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When She Was Queen Paperback – 17 Oct 2006


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Product details

  • Paperback: 272 pages
  • Publisher: Anchor Canada (17 Oct 2006)
  • Language: English
  • ISBN-10: 0385661770
  • ISBN-13: 978-0385661775
  • Product Dimensions: 12.7 x 2.3 x 20.1 cm
  • Average Customer Review: 4.0 out of 5 stars  See all reviews (1 customer review)
  • Amazon Bestsellers Rank: 1,908,021 in Books (See Top 100 in Books)

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1 of 1 people found the following review helpful By Friederike Knabe on 4 Sep 2009
Format: Hardcover
Having enjoyed reading MG Vassanji's novel The In-between World of Vikram Lall, a rich panoramic portrayal of Lall as a representative of the Asian community in Kenya and their complex relationships, I was intrigued how the author translates such complex themes into a series of short stories. This, his second short story collection, tackles a wide range of 'in-between' life experiences of men and women, either in India, East Africa or Canada and USA.

Across generations Vassanji's protagonists are caught between traditional and modern or urban cultures, between different religions or challenges to their beliefs. Each story, some very short, others more novellas, is an delicate and intimate portrait of a small group of people, exploring different aspects of the human challenges faced by them. Some of the prominent characters are loosely connected across different stories, reappearing over time and space, so that over the length of the book, their different circumstances and personality traits can be explored. Vassanji is a master story teller as well as an accomplished wordsmith. Both talents are evident and make this book engrossing reading.

The title story, a man loses his wife in a night of gambling... seen from the perspective of the child it explores family and relationships in an unusual way. There is a lovely twist at the end that makes the child, now grown up, look at his parents - and love - in a new way. Shamshu, the first person protagonist and Farida, his adorable and much adored wife, are now living in Toronto, in an Asian community district that brings together many of their acquaintances from their earlier life in Tanzania where they met as students.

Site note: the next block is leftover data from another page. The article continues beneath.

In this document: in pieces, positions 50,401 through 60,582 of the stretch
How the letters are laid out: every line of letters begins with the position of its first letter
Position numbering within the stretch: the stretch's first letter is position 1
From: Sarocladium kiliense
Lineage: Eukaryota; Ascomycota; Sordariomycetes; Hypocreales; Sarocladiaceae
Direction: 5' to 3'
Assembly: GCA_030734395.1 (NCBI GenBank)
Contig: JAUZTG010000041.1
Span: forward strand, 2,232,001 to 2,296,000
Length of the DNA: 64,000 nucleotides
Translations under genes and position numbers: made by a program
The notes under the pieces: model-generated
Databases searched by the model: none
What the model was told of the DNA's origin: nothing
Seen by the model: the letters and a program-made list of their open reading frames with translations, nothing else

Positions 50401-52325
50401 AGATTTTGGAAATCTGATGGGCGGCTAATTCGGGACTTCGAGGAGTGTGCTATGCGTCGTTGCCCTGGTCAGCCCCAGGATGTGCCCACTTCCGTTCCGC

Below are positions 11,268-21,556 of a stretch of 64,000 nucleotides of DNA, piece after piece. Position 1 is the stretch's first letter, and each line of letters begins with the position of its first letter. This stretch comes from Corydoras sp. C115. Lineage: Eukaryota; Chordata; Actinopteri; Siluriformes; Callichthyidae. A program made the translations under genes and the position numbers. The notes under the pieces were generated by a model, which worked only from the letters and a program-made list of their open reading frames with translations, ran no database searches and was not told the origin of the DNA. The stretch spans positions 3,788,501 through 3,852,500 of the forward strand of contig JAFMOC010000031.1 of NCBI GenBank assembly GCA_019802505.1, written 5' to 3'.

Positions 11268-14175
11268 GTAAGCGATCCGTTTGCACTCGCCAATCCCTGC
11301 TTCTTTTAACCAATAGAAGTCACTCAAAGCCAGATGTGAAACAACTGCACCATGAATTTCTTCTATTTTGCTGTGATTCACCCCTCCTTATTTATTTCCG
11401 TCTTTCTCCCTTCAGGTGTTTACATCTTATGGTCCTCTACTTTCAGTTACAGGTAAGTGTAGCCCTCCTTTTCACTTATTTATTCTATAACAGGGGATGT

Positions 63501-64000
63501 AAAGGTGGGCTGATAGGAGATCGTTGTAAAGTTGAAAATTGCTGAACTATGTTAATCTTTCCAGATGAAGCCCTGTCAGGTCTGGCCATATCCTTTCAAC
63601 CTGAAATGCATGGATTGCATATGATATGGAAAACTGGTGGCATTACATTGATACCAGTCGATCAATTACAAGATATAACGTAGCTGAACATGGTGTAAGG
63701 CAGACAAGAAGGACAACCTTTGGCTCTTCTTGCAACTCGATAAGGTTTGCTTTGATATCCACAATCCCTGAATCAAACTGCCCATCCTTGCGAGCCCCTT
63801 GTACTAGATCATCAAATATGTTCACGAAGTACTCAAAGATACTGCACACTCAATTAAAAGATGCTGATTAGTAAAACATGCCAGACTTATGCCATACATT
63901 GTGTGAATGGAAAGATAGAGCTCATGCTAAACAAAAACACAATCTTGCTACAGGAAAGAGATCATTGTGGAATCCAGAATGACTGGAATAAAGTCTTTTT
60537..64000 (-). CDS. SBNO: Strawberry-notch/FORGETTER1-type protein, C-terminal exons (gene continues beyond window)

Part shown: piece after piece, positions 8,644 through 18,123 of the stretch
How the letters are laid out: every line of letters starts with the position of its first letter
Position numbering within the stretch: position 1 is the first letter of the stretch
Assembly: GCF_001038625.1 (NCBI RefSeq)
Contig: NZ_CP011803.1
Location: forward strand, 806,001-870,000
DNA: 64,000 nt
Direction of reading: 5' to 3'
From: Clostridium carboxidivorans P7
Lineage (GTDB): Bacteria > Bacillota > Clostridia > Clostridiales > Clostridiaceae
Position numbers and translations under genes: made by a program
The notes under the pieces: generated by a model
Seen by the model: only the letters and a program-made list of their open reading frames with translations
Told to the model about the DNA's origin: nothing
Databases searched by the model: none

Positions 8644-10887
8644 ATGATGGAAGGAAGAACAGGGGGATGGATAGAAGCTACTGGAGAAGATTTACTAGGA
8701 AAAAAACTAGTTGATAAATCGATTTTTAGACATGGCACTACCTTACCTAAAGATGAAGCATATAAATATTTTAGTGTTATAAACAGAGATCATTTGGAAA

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Most Helpful Customer Reviews on Amazon.com (beta)

Amazon.com: 1 review
2 of 2 people found the following review helpful
"We Indians exist in networks..." 4 Sep 2009
By Friederike Knabe - Published on Amazon.com
Format: Hardcover
Having enjoyed reading MG Vassanji's novel The In-Between World of Vikram Lall, a rich panoramic portrayal of Lall as a representative of the Asian community in Kenya and their complex existence in that country, I was intrigued how the author translates such multi-layered themes into a series of short stories. This, his second short story collection, tackles a wide range of 'in-between' life experiences of men and women, either in India, East Africa or Canada and USA.

Across generations Vassanji's protagonists are caught between traditional and modern or urban cultures, between different religions or challenges to their beliefs. Each story, some very short, others more novellas, is an delicate and intimate portrait of a small group of people, exploring different aspects of the human challenges faced by them. Some of the prominent characters are loosely connected across different stories, reappearing over time and space, so that over the length of the book, their different circumstances and personality traits can be explored. Vassanji is a master story teller as well as an accomplished wordsmith. Both talents are evident and make this book engrossing reading.

The title story, a man loses his wife in a night of gambling... seen from the perspective of the child it explores family and relationships in an unusual way. There is a lovely twist at the end that makes the child, now grown up, look at his parents - and love - in a new way. Shamshu, the first person protagonist and Farida, his adorable and much adored wife, are now living in Toronto, in an Asian community district that brings together many of their acquaintances from their earlier life in Tanzania where they met as students. Shamshu is an elder in his congregation and is called upon with every type of domestic and political problem. He and his wife act as something like central hub of a network established between characters and stories, that gives the collection an unusual continuity and depth. This technique lets the reader explore connections that would otherwise be more difficult to establish and it allows Vassanji to reflect on the different individuals over time and space as Farida and Shamshu discuss and reminisce.

While all stories are appealing, my favourite is a story about a deep friendship between two girls, Madhu and Khatija, who were neighbours in Amritsar before India's independence and part of India was partitioned off into Pakistan. One of them has to flee and the other, in diary entries, kept over decades, shares her emotions and the dramatic impact that the partition had on ordinary people. A sad, yet beautiful story. All are worth reading. [Friederike Knabe]
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